Tuesday, 13 October 2009

Australian Fiction

Finished October 9
The Incredible Journey by Catherine Martin
My mother-in-law spotted this in a book sale and thought of me. I'd never heard of it before, but it was first published in 1923 and is one of the first depictions of an aboriginal character in fiction. The author was raised to think of aboriginals in a more enlightened way than most in her time, and, as she says, "in order to put on record, as faithfully as possible, the heroic love and devotion of a black woman when robbed of her child".
There is an introduction to the edition I read that places this novel historically and gives some idea of just what a stir it made at the time. Martin was born on the isle of Skye and grew up in South Australia following the Highland clearances.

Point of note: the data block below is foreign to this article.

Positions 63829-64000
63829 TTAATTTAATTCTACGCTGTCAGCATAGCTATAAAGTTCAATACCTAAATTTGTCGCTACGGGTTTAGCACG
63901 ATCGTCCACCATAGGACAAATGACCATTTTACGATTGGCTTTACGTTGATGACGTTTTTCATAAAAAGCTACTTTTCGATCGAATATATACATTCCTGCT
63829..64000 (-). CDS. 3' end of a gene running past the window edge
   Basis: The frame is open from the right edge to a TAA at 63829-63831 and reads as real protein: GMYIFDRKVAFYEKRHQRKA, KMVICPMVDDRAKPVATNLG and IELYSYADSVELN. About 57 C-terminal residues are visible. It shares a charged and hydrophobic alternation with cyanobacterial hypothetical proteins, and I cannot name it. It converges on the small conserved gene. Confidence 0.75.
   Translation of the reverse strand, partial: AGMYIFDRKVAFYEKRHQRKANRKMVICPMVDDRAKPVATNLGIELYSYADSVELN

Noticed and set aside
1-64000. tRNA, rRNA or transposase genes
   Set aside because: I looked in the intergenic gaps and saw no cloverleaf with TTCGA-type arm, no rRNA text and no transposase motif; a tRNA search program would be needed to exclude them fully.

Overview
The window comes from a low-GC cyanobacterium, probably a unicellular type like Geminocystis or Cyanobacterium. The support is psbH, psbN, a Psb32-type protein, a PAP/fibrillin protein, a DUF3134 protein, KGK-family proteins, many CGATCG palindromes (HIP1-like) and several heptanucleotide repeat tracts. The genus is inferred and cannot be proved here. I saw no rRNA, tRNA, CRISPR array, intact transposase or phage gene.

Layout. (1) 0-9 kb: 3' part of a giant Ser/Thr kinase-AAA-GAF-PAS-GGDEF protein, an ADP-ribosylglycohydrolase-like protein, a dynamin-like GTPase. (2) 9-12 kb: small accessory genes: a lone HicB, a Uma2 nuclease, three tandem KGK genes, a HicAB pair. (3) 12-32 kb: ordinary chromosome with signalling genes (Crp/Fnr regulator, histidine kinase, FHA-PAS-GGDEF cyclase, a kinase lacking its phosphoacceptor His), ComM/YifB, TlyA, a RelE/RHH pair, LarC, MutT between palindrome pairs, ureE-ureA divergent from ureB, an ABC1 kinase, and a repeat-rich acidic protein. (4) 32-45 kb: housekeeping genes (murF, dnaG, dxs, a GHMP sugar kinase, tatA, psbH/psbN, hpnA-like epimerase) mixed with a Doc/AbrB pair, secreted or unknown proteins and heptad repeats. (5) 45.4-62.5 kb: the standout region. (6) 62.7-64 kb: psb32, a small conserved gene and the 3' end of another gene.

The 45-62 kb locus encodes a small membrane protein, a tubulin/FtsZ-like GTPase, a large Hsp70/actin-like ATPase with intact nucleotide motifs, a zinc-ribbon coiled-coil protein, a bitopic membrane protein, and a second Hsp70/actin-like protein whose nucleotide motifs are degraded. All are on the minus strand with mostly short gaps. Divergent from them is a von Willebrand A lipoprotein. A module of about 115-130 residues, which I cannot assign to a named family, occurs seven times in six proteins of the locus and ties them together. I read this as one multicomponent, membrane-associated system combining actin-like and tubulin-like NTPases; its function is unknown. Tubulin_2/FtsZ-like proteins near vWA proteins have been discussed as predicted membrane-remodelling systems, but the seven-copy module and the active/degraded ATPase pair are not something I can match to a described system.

The book follows the character Iliapa, an aboriginal woman who went after her son when he was stolen away by a white man. Interestingly, the book was published right around the same time as the state parliament passed a law increasing the state's power over aboriginal children, including allowing them to be taken from their parents.
While still depicting some prejudices of the time, it speaks to the aboriginals as being treated with injustice by whites and having the same intellectual capacity. Definitely ahead of its time and an interesting work in the history of Australian literature.

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